In its discussion of adverse effects on area wildlife, the EIS concluded that no endangered or threatened species would be affected by the proposed development and that the only impact on sensitive species was the probable loss of a pair of spotted owls and their progeny. Id., at 75. With regard to other wildlife, the Study considered the impact on 75 different
In a comment in response to the draft EIS, the Washington Department of Game voiced a special concern about potential losses to the State's largest migratory deer herd, which uses the Methow Valley as a critical winter range and as its migration route. Id., at Appendix D (letter of November 18, 1982). The state agency estimated that the total population of mule deer in the area most likely to be affected was "better than 30,000 animals" and that "the ultimate impact on the Methow deer herd could exceed a 50 percent reduction in numbers." Ibid. The agency asserted that "Okanogan County residents place a great deal of importance on the area's deer herd." Ibid. In addition, it explained that hunters had "harvested" 3,247 deer in the Methow Valley area in 1981, and that, since in 1980 hunters on average spent $1,980 for each deer killed in Washington, they had contributed over $6 million to the State's economy in 1981. Because the deer harvest is apparently proportional to the size of the herd, the state agency predicted that "Washington business can expect to lose over $3 million annually from reduced recreational opportunity." Ibid. The Forest Service's own analysis of the impact on the deer herd was more modest. It first concluded that the actual operation of the ski hill would have only a "minor" direct impact on the herd,
As was true of its discussion of air quality, the EIS also described both on-site and off-site mitigation measures. Among possible on-site mitigation possibilities, the Study recommended locating runs, ski lifts, and roads so as to minimize interference with wildlife, restricting access to selected roads during fawning season, and further examination of the effect of the development on mule deer migration routes.
Ultimately, the Early Winters Study recommended the issuance of a permit for development at the second highest level considered — a 16-lift ski area able to accommodate 8,200 skiers at one time. On July 5, 1984, the Regional Forester decided to issue a special use permit as recommended by the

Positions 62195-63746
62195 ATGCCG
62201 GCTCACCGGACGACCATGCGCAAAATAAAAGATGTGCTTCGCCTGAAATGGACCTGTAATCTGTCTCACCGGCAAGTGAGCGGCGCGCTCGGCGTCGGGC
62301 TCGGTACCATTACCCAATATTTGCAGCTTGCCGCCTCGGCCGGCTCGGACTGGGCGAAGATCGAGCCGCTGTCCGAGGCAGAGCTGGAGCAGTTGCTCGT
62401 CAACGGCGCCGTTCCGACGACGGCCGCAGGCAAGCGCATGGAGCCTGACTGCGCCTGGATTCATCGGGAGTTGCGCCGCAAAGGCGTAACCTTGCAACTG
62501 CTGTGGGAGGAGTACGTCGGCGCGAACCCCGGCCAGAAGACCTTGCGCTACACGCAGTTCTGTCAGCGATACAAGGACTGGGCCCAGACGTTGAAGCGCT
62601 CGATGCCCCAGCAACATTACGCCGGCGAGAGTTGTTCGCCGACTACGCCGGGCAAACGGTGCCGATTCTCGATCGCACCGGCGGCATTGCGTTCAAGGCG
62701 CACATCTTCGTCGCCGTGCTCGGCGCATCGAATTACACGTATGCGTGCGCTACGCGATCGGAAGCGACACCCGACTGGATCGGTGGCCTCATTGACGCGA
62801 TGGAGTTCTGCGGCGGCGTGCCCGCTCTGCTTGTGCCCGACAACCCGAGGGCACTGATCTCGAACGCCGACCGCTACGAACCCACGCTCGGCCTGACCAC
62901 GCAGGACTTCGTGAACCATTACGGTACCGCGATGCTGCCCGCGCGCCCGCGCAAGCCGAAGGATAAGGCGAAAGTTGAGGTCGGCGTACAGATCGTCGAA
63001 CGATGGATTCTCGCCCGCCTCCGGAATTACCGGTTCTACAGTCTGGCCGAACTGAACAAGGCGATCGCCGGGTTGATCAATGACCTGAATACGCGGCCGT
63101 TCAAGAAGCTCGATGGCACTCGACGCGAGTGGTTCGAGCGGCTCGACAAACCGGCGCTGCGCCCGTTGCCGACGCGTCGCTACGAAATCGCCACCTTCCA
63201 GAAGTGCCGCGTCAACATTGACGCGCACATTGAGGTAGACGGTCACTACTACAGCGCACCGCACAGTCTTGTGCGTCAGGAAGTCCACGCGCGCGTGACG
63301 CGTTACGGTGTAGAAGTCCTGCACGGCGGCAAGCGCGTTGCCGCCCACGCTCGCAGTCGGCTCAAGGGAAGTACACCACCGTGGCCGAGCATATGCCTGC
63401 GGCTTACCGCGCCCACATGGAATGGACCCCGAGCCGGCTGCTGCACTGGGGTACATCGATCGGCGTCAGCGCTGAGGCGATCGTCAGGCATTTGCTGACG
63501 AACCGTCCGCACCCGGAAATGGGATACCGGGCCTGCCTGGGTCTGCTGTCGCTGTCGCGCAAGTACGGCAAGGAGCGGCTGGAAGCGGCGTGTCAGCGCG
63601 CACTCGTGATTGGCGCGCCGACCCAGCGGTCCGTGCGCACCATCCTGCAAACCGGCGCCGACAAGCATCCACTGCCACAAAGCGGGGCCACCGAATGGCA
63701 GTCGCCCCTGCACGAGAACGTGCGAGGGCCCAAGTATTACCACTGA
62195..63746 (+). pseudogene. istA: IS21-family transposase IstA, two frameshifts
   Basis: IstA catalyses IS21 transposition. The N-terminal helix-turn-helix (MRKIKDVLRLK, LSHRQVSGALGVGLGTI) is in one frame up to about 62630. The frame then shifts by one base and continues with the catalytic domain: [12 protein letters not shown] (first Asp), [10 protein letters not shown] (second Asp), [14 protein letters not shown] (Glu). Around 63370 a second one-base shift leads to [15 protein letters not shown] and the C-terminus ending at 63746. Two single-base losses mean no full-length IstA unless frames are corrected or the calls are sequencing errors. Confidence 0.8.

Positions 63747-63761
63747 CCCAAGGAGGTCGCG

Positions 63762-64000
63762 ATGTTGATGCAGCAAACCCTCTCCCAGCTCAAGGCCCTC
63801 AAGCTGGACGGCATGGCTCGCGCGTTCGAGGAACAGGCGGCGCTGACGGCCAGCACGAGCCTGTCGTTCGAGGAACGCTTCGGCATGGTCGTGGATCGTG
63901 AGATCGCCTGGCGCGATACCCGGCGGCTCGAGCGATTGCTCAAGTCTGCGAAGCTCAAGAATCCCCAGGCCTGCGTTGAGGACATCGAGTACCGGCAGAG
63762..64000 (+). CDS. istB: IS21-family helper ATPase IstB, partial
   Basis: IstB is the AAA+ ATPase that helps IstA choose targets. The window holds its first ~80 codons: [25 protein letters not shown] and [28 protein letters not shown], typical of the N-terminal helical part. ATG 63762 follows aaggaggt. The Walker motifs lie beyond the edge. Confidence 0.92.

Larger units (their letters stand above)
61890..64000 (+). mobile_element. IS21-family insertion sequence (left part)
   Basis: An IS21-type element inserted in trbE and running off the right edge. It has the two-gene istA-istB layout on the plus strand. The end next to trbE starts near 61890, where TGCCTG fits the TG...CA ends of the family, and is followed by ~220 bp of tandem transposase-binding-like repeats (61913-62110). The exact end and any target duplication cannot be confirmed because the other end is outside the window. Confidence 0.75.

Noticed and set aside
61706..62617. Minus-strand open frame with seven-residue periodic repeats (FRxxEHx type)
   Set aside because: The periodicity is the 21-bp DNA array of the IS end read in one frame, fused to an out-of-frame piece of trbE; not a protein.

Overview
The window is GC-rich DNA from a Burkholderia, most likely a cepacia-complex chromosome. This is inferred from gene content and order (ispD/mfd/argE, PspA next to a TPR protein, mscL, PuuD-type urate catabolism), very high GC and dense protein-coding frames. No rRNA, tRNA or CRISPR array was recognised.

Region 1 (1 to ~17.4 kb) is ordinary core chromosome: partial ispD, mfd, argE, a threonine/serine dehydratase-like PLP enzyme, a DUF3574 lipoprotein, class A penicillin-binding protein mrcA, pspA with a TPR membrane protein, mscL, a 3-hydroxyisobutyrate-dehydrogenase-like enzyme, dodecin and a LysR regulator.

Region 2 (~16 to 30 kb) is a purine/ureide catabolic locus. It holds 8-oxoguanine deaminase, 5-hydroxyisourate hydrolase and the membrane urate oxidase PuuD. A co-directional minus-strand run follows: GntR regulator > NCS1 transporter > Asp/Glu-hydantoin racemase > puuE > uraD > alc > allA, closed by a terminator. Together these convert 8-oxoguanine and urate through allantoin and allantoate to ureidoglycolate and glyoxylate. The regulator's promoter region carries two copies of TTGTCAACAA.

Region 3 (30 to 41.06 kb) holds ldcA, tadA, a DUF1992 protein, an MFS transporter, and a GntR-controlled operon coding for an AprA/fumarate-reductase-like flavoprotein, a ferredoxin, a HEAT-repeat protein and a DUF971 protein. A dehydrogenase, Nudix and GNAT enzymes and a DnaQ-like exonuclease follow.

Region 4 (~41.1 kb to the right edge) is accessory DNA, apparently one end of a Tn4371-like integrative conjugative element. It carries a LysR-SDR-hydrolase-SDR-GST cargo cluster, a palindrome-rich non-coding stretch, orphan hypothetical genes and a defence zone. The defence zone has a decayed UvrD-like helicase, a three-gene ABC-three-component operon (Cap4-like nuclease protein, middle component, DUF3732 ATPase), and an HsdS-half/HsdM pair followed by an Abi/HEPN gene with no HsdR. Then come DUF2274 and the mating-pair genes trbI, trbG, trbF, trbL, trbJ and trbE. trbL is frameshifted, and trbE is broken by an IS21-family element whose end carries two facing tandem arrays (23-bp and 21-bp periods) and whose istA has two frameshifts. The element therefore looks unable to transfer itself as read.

Four organizations (respondents)
Thereafter, respondents brought this action under the Administrative Procedure Act, 5 U. S. C. §§ 701-706, to obtain judicial review of the Forest Service's decision. Their principal claim was that the Early Winters Study did not satisfy
Concluding that the Early Winters Study was inadequate as a matter of law, the Court of Appeals reversed. Methow Valley Citizens Council v. Regional Forester, 833 F.2d 810
The court found a similar defect in the EIS' treatment of air quality. Since the EIS made it clear that commercial development in the Methow Valley will result in violations of state air-quality standards unless effective mitigation measures are put in place by the local governments and the private developer, the Court of Appeals concluded that the Forest Service had an affirmative duty to "develop the necessary mitigation measures before the permit is granted." Id., at 819 (emphasis in original) (footnote omitted). The court held that this duty was imposed by both the Forest Service's own regulations and § 102 of NEPA. Ibid. It read the statute as imposing a substantive requirement that " `action be taken to mitigate the adverse effects of major federal actions.' " Ibid. (quoting Stop H-3 Assn. v. Brinegar, 389 F.Supp. 1102, 1111 (Haw. 1974), rev'd on other grounds, 533 F.2d 434 (CA9), cert. denied, 429 U.S. 999 (1976)). For this reason, it concluded that "an EIS must include a thorough discussion of measures to mitigate the adverse environmental impacts of a proposed action." 833 F. 2d, at 819. The Court of Appeals concluded by quoting this paragraph from an opinion it had just announced: